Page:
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Could anyone explain why these sites are showing me as having different public IP addresses? - as my IP - as my IP - as my IP - as my IP

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marked as duplicate by Tog, Kevin Panko, Heptite, Raystafarian, Excellll Mar 26 '14 at 19:32

This question has been asked before and already has an answer. If those answers do not fully address your question, please ask a new question.

Do they show that at the same time or over a longer period? – TheUser1024 Mar 18 '14 at 19:37
At the same time. – Ylli F Mar 18 '14 at 19:38
What is your setup (device, network)? Is there a router and do you have access to it? Consider editing your question instead of commenting. – TheUser1024 Mar 18 '14 at 19:43
Take a look at this post. – user304064 Mar 18 '14 at 19:46
Ylli F, What is your ISP (internet provider)? "KujtesaNET"? Looks like they have NAT with several global IP addesses and all requests from you are dynamically balanced between several public IPs. – osgx Mar 18 '14 at 19:54
up vote 9 down vote accepted

You don't seem to have a public IPv4 address at all. Your ISP has several public addresses that it uses to NAT outbound connections from its users. In such a situation a user (i.e. you) doesn't get a public address and can therefore not accept any inbound connections for e.g. you camera. Your internet connection is outbound-only.

This is something people will have to get used to. The world is running out of unassigned IPv4 addresses, so sharing IPv4 addresses amongst multiple customers will become the norm. Technologies such as Carrier Grade NAT (NAT at the ISP level) and DS-Lite (NAT at the ISP level where IPv4 traffic is tunnelled over IPv6) will be outbound-only. Running your own service (web, camera, mail) will be impossible on such connections. If MAP is used (no NAT at the ISP level, IPv4 addresses are shared and a user gets a number of UDP and TCP ports) the user can use the given ports for NAT and inbound services.

The only way to keep the internet 'open' so that everybody has full connectivity, for inbound and outbound connections using whatever protocol they want, is to use IPv6. The world is slowly moving in that direction. If you look at Google's IPv6 statistics you can see that IPv6 adoption is growing exponentially.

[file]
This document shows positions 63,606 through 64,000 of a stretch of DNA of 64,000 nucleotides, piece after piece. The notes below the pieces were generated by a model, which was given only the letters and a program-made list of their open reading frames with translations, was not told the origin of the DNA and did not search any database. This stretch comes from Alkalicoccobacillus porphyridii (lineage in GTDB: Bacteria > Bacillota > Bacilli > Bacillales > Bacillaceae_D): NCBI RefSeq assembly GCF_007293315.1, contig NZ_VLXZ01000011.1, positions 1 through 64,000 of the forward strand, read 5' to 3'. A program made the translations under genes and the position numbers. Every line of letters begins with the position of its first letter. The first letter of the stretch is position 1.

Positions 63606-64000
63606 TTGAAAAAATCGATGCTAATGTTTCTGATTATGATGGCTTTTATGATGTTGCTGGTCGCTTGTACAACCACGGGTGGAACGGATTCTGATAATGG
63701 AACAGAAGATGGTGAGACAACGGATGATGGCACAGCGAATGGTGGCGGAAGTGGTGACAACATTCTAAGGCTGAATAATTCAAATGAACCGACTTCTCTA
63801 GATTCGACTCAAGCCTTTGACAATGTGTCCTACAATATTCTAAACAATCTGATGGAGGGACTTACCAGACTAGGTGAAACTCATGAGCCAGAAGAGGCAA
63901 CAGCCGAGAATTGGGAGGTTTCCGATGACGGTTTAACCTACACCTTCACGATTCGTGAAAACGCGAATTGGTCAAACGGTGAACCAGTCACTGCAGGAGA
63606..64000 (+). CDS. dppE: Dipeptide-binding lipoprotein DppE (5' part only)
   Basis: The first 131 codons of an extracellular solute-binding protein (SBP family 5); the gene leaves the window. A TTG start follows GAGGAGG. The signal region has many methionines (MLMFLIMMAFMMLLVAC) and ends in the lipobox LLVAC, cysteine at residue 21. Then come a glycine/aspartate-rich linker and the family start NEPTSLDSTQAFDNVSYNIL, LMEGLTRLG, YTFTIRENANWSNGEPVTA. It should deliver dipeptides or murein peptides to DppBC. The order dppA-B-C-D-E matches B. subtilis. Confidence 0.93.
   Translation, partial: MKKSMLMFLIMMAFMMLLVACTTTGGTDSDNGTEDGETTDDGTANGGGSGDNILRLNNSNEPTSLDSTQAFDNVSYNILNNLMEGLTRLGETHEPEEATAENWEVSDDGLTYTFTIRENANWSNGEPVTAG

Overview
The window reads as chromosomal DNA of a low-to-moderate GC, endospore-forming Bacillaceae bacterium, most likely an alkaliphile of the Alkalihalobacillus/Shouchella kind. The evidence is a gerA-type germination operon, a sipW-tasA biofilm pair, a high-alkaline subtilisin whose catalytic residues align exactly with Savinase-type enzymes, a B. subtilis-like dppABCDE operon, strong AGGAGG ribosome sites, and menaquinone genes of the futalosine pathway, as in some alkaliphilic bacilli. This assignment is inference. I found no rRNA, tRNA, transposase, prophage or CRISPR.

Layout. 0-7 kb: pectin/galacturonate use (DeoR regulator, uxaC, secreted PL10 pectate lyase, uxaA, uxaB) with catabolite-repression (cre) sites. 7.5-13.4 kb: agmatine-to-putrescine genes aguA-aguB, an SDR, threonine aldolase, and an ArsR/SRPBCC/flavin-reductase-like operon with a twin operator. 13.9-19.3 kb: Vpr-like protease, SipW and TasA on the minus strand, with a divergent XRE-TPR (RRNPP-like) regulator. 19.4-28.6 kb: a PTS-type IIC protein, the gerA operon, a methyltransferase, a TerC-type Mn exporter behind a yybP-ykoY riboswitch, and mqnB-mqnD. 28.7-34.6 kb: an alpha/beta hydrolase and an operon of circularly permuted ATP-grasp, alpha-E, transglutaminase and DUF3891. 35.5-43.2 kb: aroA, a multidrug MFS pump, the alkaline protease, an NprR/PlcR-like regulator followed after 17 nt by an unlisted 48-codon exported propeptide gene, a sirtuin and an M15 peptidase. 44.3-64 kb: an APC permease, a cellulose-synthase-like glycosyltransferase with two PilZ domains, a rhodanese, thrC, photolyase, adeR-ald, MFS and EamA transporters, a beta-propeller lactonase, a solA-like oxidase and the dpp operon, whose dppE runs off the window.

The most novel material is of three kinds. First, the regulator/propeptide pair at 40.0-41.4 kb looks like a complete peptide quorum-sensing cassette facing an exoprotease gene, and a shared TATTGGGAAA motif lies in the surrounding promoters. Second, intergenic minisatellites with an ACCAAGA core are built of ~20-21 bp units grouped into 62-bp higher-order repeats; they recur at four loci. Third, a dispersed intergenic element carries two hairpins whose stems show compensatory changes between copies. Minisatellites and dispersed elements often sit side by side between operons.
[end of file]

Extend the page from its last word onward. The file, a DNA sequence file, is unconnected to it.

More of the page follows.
If you run into problems such as described in this question the best thing you can do is to push for IPv6 adoption everywhere: your home ISP, your mobile provider, your office etc. Otherwise we'll end up in a situation where e.g. having a home camera reachable from the internet will become technically impossible.

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Thank you very much for this great explanation. I guess I don't have any other alternative but to look for another ISP, or wait for IPv6, which I think will take at least a decade to get here(based on that Google's IPv6 stats for Europe)! – Ylli F Mar 19 '14 at 9:16
Don't wait for IPv6: push and complain to get IPv6. ISPs need to see that their customers want and need IPv6 to make them act. – Sander Steffann Mar 19 '14 at 11:16

You could be behind a carrier-grade NAT (CGN) with an "IP address pooling" behavior of "Arbitrary", rather than the recommended behavior of "Paired". See .

Or you could be behind a transparent HTTP proxy that causes similar problems, but only for HTTP.

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Hmmm I'm not that familiar with those terms so thanks for the link. PS: Could this also be the cause why I'm not being able to remotely connect to my IP camera? – Ylli F Mar 18 '14 at 20:14
Yes, @YlliF, apart from other problems like modem NAT settings: if your IP address changes that rapidly, then many other subscribers are using the same set of IP addresses. So, trying to connect to your computer will then actually try to connect to someone else most of the time. (If the provider doesn't actually somehow block it to start with.) – Arjan Mar 18 '14 at 20:20
@Arjan I think it blocks it at the beginning because I could never remotely connect to my computer from another device, nor check my IP camera. Thanks. – Ylli F Mar 18 '14 at 20:31
@Richie086 You see howrapidly the IP addresses change? How do you think that would work? – glglgl Mar 19 '14 at 8:05
@YlliF Right. The NAT that's being performed by your ISP is actually rather similar to the NAT that your router performs. A request can't really come into you, without going out first. So if you forward at the router level, it's still happening at the ISP level. – Cruncher Mar 19 '14 at 14:47

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